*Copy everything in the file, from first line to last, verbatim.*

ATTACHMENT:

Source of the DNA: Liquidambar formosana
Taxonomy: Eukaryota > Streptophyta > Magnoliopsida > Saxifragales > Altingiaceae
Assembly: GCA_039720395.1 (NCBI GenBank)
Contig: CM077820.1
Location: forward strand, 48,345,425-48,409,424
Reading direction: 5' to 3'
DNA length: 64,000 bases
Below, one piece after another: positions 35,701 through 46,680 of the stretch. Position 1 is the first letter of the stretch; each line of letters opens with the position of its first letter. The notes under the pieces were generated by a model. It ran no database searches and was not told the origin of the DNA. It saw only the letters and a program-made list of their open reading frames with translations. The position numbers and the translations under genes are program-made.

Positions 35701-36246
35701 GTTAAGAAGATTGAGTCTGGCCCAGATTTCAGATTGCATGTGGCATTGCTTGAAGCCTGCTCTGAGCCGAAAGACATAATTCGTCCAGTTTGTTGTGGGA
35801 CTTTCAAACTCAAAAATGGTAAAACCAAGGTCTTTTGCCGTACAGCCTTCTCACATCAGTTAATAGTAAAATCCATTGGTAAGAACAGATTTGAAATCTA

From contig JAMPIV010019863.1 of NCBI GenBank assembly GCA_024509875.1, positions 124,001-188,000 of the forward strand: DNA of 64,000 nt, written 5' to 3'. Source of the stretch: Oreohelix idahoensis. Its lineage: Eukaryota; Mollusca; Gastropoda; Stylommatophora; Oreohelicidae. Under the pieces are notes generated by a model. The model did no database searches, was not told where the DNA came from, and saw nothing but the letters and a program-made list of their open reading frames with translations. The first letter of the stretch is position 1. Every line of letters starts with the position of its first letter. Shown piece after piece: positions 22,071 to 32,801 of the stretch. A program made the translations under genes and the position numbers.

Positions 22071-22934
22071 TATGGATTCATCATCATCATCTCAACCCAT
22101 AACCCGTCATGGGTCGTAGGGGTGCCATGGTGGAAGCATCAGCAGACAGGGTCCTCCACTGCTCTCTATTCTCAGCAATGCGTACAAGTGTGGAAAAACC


Source of the DNA: Liquidambar formosana
Taxonomy: Eukaryota > Streptophyta > Magnoliopsida > Saxifragales > Altingiaceae
Assembly: GCA_039720395.1 (NCBI GenBank)
Contig: CM077820.1
Location: forward strand, 48,345,425-48,409,424
Reading direction: 5' to 3'
DNA length: 64,000 bases
Below, one piece after another: positions 35,701 through 46,680 of the stretch. Position 1 is the first letter of the stretch; each line of letters opens with the position of its first letter. The notes under the pieces were generated by a model. It ran no database searches and was not told the origin of the DNA. It saw only the letters and a program-made list of their open reading frames with translations. The position numbers and the translations under genes are program-made.

Positions 35701-36246
35701 GTTAAGAAGATTGAGTCTGGCCCAGATTTCAGATTGCATGTGGCATTGCTTGAAGCCTGCTCTGAGCCGAAAGACATAATTCGTCCAGTTTGTTGTGGGA
35801 CTTTCAAACTCAAAAATGGTAAAACCAAGGTCTTTTGCCGTACAGCCTTCTCACATCAGTTAATAGTAAAATCCATTGGTAAGAACAGATTTGAAATCTA

From contig JAMPIV010019863.1 of NCBI GenBank assembly GCA_024509875.1, positions 124,001-188,000 of the forward strand: DNA of 64,000 nt, written 5' to 3'. Source of the stretch: Oreohelix idahoensis. Its lineage: Eukaryota; Mollusca; Gastropoda; Stylommatophora; Oreohelicidae. Under the pieces are notes generated by a model. The model did no database searches, was not told where the DNA came from, and saw nothing but the letters and a program-made list of their open reading frames with translations. The first letter of the stretch is position 1. Every line of letters starts with the position of its first letter. Shown piece after piece: positions 22,071 to 32,801 of the stretch. A program made the translations under genes and the position numbers.

Positions 22071-22934
22071 TATGGATTCATCATCATCATCTCAACCCAT
22101 AACCCGTCATGGGTCGTAGGGGTGCCATGGTGGAAGCATCAGCAGACAGGGTCCTCCACTGCTCTCTATTCTCAGCAATGCGTACAAGTGTGGAAAAACC